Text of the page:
Technology has finally accomplished what pacifists have been unable to do — made wars unthinkable.
Supporting the world's large population requires huge amounts of energy, currently largely extracted from coal, oil, and natural gas.
But the resulting carbon dioxide threatens climate catastrophe.
With fusion reactors only a future possibility, the main alternatives to carbon fuels are atomic reactors, solar, wind, and hydro.
There are few good locations for new dams.
So, we must depend on atomic reactors, solar, and wind for the foreseeable future, if there is going to be a future. Wars are incompatible with all of these energy sources.
As the situation at the Russia-occupied Enerhoatom-owned Zaporizhzhya Ukrainian reactor site suggests, battles near atomic reactors are potentially disastrous.
The Ukrainian and Russian governments allowed U.N. experts to inspect the reactors, since both countries have a strong interest in protecting those reactors.
If damaged , they could contaminate Russia as well as Ukraine.
But in larger wars, such cooperation would be impossible.
Decades ago, then-Soviet leader Mikhail Gorbachev warned that a general war would destroy Europe, even if atomic weapons weren't used.
Damage to Europe's dozens of atomic reactors would be inevitable, and the resultant radioactivity would make the whole continent uninhabitable.
There are now reactors everywhere.
So if we continue using them in order to prevent the end of the world from climate disaster, but continue to have wars, we will have the end of the world from atomic disaster.
We couldn't avoid this unpleasant dilemma by eliminating atomic reactors. If we rely entirely on solar and wind, war is also a game-wrecker.
The biggest obstacle to solar energy is its local intermittency.
In any particular area, the sun does not always shine and the wind does not always blow.
It might be possible to store enough energy for nighttime or bad weather, but unlikely that we could store enough to accommodate seasonal variations.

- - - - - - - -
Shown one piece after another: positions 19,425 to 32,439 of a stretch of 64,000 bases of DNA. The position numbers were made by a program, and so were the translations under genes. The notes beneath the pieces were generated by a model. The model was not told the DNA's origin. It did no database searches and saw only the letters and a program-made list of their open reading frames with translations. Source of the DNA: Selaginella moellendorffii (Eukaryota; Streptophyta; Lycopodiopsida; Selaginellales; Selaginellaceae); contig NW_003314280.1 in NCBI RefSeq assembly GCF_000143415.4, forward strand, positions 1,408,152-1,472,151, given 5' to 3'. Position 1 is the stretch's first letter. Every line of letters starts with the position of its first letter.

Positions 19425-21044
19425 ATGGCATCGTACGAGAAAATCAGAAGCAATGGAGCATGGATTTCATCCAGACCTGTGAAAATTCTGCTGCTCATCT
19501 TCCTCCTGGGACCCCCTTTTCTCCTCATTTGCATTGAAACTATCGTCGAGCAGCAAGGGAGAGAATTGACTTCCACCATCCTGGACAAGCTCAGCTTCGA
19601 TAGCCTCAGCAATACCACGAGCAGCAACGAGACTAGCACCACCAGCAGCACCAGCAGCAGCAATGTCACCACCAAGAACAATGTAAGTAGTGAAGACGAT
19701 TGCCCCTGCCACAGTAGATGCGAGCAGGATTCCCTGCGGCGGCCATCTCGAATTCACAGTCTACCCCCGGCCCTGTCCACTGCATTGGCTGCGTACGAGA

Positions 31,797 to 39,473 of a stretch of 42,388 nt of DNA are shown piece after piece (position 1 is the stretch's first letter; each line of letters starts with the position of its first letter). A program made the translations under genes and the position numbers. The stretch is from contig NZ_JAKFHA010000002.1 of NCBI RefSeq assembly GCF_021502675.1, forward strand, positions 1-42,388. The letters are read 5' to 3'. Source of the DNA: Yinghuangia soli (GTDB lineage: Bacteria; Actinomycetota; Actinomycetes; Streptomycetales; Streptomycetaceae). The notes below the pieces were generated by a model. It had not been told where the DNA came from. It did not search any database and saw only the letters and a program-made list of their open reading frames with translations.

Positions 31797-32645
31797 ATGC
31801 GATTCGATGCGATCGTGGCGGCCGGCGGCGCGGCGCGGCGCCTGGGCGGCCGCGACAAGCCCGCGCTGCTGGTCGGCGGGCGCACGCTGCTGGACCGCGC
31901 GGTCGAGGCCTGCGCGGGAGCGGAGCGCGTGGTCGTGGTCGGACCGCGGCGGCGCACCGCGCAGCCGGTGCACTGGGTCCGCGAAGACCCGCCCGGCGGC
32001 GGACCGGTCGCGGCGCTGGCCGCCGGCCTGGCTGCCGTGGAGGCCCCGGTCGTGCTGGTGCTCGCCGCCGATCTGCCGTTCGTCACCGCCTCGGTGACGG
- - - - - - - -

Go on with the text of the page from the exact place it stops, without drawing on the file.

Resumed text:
The PV (solar) panels on my own roof produce only one fifth as much monthly electricity mid-winter as they do in the summer.
Seasonal variations will therefore require us to build grids sending solar energy to parts of the world where the sun isn't shining. Ultimately, we will need a world-wide grid.
The slogan for a major campaign — OSOWOG (One Sun, One World, One Grid) — neatly captures the essence of the problem, and the opportunity.
But merely building the grid won't suffice. A world-wide grid is incompatible with wars on any scale at all between industrialized countries. It would be all too easy to knock out key parts of it and the grid will only work if it remains a global one.
Loss of electricity around the world would not kill everyone as efficiently as atomic disaster, but a protracted cutoff would probably starve four fifths of the world population.
Countries may need to retain enough military forces to put down domestic rebellions and secession movements, but not on the grand scale required for defense against attacks from other countries.
It would be foolish to continue supporting forces we cannot afford to use. There is an opportunity here to save immense amounts of money by mutual agreements to cut way back on military forces.
Most of the money currently spent on military forces is wasted, since at best it produces a draw in which there are no wars. This money could better be spent improving the lives of people.
We will either have one world, or none. As philosopher Bertrand Russell wrote in 1959, "if a nuclear war should break out, the belligerents on either side and the neutrals would all be equally defeated. This. . . means that war cannot still be used as an instrument of policy."
Russell added, "the threat of war can still be used, but only by a lunatic. Unfortunately, some people are lunatics . . ."
Paul F. deLespinasse is Professor Emeritus of Political Science and Computer Science at Adrian College. Read Professor Paul F. deLespinasse's Reports — More Here.
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